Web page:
23. Em says:

    EricL’s 10:20 is well worth pondering…. IMNSHO

  24. BrianD says:

    I lost my sister Charise early yesterday morning. It came as a shock, although she had been struggling with health problems for quite some time. She leaves behind a husband, two kids, four grandkids, a mother and two brothers, and plenty of extended family and friends who are all grieving in their own way. Your thoughts and prayers are greatly appreciated. Thank you.

  25. j2theperson says:

    I’m so sorry, BrianD. 🙁

  26. Martin Luther's Disciple says:

    Brian’s, so sorry to hear this news. It’s been a rough couple of years for you.
    If there is anything I can do for you, let me know.

  27. JoelG says:

    My condolences to you BrianD and your family in this heartbreaking time. 😞

  28. Em says:

    God give strength and comfort to Brian and his family now – in Jesus we ask this – thank You, Father, Son and Holy Spirit, thanlkYou

  29. Jean says:

    What is gained in the communal life of Christians and included in the creedal confession: “I Believe in the Communion of Saints”?

    “This is the communion of saints, in which we glory. And whose heart will not be lifted up, even in the midst of great evils, when he believes that which is indeed the very truth; namely, that the blessings of all the saints are his blessings, and that his evil is also theirs! For this is the sweet and pleasant picture which the Apostle Paul depicts… ‘Bear ye one another’s burdens, and so fulfill the law of Christ.’ Is it not a blessing to be in such a company in which, ‘whether one member suffer, all the members suffer with it; or one member be honored, all the members rejoice with it’? …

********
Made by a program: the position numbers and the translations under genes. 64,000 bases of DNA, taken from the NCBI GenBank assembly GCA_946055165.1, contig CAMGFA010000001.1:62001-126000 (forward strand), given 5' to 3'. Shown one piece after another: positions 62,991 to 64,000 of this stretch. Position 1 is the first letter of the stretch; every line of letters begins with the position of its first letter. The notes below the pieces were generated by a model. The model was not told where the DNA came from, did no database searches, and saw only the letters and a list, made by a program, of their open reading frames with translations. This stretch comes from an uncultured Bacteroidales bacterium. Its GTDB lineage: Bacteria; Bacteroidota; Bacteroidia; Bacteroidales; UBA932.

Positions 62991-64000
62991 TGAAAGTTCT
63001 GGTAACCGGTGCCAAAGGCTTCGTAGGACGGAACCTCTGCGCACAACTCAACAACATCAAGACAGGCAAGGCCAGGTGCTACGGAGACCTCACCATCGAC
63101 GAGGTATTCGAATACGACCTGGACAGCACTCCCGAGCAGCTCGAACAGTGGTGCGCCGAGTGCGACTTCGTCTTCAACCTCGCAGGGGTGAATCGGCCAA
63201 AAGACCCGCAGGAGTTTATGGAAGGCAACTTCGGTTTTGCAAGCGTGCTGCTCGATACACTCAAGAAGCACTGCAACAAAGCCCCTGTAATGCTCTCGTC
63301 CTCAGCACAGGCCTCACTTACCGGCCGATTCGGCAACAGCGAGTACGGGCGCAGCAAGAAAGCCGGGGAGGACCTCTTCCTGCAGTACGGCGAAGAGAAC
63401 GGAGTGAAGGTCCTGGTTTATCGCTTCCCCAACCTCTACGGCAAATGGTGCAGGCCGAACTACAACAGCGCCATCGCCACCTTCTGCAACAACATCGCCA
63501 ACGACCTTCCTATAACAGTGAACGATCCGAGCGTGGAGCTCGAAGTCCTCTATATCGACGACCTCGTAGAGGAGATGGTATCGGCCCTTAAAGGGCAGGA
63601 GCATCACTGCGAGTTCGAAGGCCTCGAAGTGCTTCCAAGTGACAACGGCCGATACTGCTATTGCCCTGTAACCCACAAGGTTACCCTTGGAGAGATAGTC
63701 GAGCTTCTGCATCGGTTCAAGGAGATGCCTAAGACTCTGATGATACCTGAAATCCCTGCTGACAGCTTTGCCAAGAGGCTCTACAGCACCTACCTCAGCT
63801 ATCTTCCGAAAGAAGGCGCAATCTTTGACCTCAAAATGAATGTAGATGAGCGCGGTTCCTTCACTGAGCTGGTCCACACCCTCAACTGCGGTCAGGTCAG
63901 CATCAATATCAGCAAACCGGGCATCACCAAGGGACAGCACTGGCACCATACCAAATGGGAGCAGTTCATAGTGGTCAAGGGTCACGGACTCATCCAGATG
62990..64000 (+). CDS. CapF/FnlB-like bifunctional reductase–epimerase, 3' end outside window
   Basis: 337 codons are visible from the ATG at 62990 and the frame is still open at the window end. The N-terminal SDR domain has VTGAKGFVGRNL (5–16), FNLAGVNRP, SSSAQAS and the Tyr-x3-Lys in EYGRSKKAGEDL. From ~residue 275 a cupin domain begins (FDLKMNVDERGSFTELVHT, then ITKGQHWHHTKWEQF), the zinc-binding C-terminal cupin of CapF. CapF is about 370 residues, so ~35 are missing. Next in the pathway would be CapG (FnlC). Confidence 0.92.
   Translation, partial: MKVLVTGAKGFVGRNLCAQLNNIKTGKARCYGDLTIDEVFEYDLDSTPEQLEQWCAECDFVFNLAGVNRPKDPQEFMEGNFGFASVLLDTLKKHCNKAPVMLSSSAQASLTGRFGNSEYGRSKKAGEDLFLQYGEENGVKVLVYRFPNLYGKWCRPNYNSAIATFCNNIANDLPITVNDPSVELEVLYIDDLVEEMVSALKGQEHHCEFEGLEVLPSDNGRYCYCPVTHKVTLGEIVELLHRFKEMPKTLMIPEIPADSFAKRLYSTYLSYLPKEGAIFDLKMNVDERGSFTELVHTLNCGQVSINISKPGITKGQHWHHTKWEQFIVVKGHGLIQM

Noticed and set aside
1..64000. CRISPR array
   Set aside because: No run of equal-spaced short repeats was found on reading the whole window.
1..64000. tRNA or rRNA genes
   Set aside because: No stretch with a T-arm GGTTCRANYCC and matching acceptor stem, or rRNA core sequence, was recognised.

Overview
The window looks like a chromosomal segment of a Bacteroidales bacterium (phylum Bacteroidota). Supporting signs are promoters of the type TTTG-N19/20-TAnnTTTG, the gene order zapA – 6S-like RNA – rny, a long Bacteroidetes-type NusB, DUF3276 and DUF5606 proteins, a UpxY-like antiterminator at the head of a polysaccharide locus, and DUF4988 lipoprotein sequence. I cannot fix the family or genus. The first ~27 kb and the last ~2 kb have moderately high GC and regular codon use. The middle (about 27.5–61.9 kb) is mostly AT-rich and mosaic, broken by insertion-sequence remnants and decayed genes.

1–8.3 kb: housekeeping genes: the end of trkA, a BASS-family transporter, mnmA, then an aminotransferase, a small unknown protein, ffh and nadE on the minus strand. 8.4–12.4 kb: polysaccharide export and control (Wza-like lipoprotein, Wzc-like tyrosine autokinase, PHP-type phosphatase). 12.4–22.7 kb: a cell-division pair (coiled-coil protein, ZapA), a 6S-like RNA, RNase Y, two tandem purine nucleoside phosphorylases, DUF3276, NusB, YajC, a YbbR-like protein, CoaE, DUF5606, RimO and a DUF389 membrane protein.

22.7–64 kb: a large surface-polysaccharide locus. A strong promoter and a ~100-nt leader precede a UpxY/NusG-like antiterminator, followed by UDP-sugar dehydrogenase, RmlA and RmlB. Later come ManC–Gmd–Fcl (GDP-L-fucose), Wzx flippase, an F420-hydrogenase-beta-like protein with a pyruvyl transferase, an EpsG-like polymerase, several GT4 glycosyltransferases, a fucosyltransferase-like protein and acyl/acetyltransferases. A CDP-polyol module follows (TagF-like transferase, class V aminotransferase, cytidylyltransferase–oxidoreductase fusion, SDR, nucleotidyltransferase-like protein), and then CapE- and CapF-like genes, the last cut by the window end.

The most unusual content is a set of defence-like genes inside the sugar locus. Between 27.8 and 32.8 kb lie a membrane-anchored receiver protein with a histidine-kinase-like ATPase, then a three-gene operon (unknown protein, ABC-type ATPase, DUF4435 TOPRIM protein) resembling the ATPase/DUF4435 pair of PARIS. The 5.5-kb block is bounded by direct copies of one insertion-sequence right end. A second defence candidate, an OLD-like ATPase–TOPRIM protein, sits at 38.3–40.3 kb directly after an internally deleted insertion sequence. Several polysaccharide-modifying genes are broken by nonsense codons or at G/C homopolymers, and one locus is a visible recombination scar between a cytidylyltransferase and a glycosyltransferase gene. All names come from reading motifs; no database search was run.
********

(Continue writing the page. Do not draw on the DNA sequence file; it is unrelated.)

Therefore, when I suffer, I suffer not alone, but Christ and all Christians suffer with me; as He saith, ‘He that toucheth you, toucheth the apple of My eye.’ Even so others bear my burden, and their strength becomes my own. The Church’s faith supports my fearfulness, the chastity of others bears the temptations of my flesh, the fastings of others, are my gain, the prayer of another pleads for me. In short, such care have the members one for another, that the comely parts cover, serve, and honor the uncomely….

    And so I can truly glory in the blessings of others as though they were my own; and they are truly my own when I find joy and pleasure therein. Let me, then, be base and vile; yet they whom I love and admire are fair and beautiful. And by my love I make not only their blessings, but their very selves my own; so that by their honor my shame is made honorable, by their abundance my poverty is filled, by their merits my sins are healed. Who, then, could despair in his sins? Who would not rejoice in his pains? For it is not he that bears his sins and pains; or if he does bear them, he bears them not alone, but is assisted by so many holy sons of God, yea, even by Christ Himself. So great a thing is the communion of saints, and the Church of Christ.”